Wednesday, April 8, 2009

Music for Psalm 130

Psalm 130 was one of the favorite psalms for baroque composers, for reasons we discussed at last week's Bible study. It was also very important to Martin Luther.


BWV 131 - "Aus der Tiefe"
Notice how "Aus der Tiefe ... " is solemn, tragic - (out of the depths, I call, Lord, to You"). It then progresses to something more bold - with "Herr, höre meine stimme" - "GOD, HEAR MY VOICE! Your ears take note of the sound of my pleas." "Aus der Tiefe" provides the tragic setting of despair - and out of that despair - our bold, confident voices calling to God.

Hmm, I didn't know this: it was written after the town of Mülhausen was burned down! Ton Koopman talks about this piece, before the choir & orchestra perform it - - a very good description of Bach's faith regarding this piece as well. I think what Koopman misses in his description is the contrast between the context - "aus der Tiefe" - and the boldness, and almost joyful anxiety in singing "Lord, hear my voice!"

Koopman's performance is definitely professional - but a bit "old fashioned," and in my opinion, not so baroque - if you're interested though, there's another one I'd like you to hear - a more "modern" performance (this usually means, examining the Baroque context and trying to play it more "authentically," the way it was probably performed in Bach's time, and not so much the way we are accustomed to hearing it - since we have hundreds of years of music interpretation between us, especially the Romantic era - which makes us sometimes tend to play baroque pieces a bit more slowly, and less "confidently," with things sounding very soothing, and rarely sharp, rhythmically, or with "oomph" - more like music that's perfect for aiding the digestion. When I think that often baroque music isn't always intended to sound peaceful and serene, but sometimes quite forcefully expressive. Anyways - listen to how these people sing it - - the performance is less professional, but listen to how they sing, "Herr, höre meine Stimme" - Lord, hear my voice! This sounds in a way a bit more primitive, more rushed - but I think it carries the spirit and expression of the piece much better than Koopman's. There is something - a bit frenzied - but yet joyful and confident here - it sounds like me, when I am anxious, and crying out to God - not nice, measured tones, but something like rushing to God in my eager cries to Him.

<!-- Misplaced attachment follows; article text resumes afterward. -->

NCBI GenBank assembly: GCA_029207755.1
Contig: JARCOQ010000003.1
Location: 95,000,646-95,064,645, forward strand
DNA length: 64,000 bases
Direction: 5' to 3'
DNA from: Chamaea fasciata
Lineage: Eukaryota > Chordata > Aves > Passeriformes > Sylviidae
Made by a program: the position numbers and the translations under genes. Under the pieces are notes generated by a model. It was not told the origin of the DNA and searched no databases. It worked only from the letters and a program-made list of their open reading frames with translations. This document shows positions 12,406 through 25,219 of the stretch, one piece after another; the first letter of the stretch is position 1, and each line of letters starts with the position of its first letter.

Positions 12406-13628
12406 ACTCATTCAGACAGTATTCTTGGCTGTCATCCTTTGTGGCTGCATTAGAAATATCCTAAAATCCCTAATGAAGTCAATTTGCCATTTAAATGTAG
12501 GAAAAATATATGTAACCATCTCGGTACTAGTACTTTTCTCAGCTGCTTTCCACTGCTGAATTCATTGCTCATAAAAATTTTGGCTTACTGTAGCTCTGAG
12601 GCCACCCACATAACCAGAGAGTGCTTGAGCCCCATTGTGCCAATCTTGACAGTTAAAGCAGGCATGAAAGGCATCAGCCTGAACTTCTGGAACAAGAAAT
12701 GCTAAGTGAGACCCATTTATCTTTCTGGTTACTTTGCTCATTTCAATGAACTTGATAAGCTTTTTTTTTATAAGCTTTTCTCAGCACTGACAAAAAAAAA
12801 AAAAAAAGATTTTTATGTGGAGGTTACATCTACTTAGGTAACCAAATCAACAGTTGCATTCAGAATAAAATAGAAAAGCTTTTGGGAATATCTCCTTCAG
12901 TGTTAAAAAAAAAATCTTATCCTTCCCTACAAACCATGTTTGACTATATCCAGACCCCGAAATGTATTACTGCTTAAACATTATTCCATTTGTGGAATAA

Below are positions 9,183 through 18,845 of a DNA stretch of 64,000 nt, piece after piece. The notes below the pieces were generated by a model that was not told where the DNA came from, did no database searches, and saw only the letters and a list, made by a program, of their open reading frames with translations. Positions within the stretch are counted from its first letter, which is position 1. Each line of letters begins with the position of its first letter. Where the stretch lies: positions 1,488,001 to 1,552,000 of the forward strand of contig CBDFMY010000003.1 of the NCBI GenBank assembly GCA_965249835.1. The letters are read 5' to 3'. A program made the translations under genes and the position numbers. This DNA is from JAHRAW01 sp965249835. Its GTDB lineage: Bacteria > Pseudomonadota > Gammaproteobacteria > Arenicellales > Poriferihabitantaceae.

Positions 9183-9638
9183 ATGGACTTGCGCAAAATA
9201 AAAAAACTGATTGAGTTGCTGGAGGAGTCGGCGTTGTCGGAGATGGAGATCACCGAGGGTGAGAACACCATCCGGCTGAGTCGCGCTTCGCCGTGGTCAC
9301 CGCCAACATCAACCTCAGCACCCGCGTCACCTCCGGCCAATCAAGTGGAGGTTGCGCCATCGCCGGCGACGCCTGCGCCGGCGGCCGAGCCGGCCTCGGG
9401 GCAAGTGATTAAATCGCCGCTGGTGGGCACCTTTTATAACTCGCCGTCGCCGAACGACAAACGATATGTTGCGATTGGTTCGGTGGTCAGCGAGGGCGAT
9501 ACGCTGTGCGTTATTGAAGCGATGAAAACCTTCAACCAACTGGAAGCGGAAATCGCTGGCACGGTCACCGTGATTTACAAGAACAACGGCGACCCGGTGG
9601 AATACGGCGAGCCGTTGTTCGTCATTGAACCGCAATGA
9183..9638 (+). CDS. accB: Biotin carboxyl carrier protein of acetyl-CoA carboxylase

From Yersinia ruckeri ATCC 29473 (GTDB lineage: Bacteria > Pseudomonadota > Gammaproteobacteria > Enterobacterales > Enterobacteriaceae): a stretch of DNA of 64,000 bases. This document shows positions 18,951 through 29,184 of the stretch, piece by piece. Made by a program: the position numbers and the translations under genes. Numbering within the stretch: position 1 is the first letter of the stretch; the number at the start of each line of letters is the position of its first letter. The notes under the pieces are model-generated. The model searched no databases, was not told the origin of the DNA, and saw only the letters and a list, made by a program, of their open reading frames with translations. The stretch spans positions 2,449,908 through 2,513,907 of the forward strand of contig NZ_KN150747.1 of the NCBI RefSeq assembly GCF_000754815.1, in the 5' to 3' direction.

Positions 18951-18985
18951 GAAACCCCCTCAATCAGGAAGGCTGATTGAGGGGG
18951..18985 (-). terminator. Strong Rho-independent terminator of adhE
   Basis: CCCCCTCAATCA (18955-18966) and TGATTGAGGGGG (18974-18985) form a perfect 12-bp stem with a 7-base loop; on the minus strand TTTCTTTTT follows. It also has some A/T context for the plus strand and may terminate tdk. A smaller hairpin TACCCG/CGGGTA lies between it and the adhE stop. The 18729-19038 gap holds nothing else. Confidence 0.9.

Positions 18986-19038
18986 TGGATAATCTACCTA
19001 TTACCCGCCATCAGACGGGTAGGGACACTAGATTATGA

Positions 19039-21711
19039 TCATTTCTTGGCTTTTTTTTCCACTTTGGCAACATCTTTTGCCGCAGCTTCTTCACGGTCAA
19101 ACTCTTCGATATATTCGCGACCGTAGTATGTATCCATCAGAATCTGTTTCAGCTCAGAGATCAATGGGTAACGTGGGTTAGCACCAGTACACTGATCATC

BWV 106 - Actus Tragicus
The Actus Tragicus is not based on Psalm 130, but it belongs "together" with this Cantata - if you're listening to the first, you may as well listen to this one, so here it is. Here's a performance by Junghänel (not quite as 'old school' as Koopman and a bit more vigorous) - Part I - Part II . This is one of Bach's earliest cantatas.

There are LOTS of settings of Psalm 130, especially from the baroque period.

I'll close here with one from John Rutter's Requiem - this one is special since ZoeRose's church choir is going to be performing it for Good Friday.